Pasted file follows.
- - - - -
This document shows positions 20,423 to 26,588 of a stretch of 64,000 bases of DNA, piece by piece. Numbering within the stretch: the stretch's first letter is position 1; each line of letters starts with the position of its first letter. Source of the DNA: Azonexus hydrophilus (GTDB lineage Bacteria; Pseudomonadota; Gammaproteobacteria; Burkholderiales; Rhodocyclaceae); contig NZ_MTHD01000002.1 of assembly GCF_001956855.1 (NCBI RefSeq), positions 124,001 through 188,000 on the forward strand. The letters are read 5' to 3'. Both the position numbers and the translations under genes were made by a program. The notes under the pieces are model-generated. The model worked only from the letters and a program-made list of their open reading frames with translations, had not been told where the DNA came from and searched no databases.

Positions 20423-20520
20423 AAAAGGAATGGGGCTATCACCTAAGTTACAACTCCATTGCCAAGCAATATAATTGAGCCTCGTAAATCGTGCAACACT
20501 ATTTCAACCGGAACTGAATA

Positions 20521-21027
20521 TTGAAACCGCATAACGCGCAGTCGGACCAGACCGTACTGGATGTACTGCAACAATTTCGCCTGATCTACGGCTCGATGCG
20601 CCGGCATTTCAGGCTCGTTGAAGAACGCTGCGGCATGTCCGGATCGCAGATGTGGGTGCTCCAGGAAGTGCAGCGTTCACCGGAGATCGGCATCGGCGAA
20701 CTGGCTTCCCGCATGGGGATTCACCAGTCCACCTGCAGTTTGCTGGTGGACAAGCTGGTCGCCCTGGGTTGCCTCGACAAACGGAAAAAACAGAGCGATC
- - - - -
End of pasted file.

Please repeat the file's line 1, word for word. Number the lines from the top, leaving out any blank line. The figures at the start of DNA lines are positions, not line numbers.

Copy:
This document shows positions 20,423 to 26,588 of a stretch of 64,000 bases of DNA, piece by piece. Numbering within the stretch: the stretch's first letter is position 1; each line of letters starts with the position of its first letter. Source of the DNA: Azonexus hydrophilus (GTDB lineage Bacteria; Pseudomonadota; Gammaproteobacteria; Burkholderiales; Rhodocyclaceae); contig NZ_MTHD01000002.1 of assembly GCF_001956855.1 (NCBI RefSeq), positions 124,001 through 188,000 on the forward strand. The letters are read 5' to 3'. Both the position numbers and the translations under genes were made by a program. The notes under the pieces are model-generated. The model worked only from the letters and a program-made list of their open reading frames with translations, had not been told where the DNA came from and searched no databases.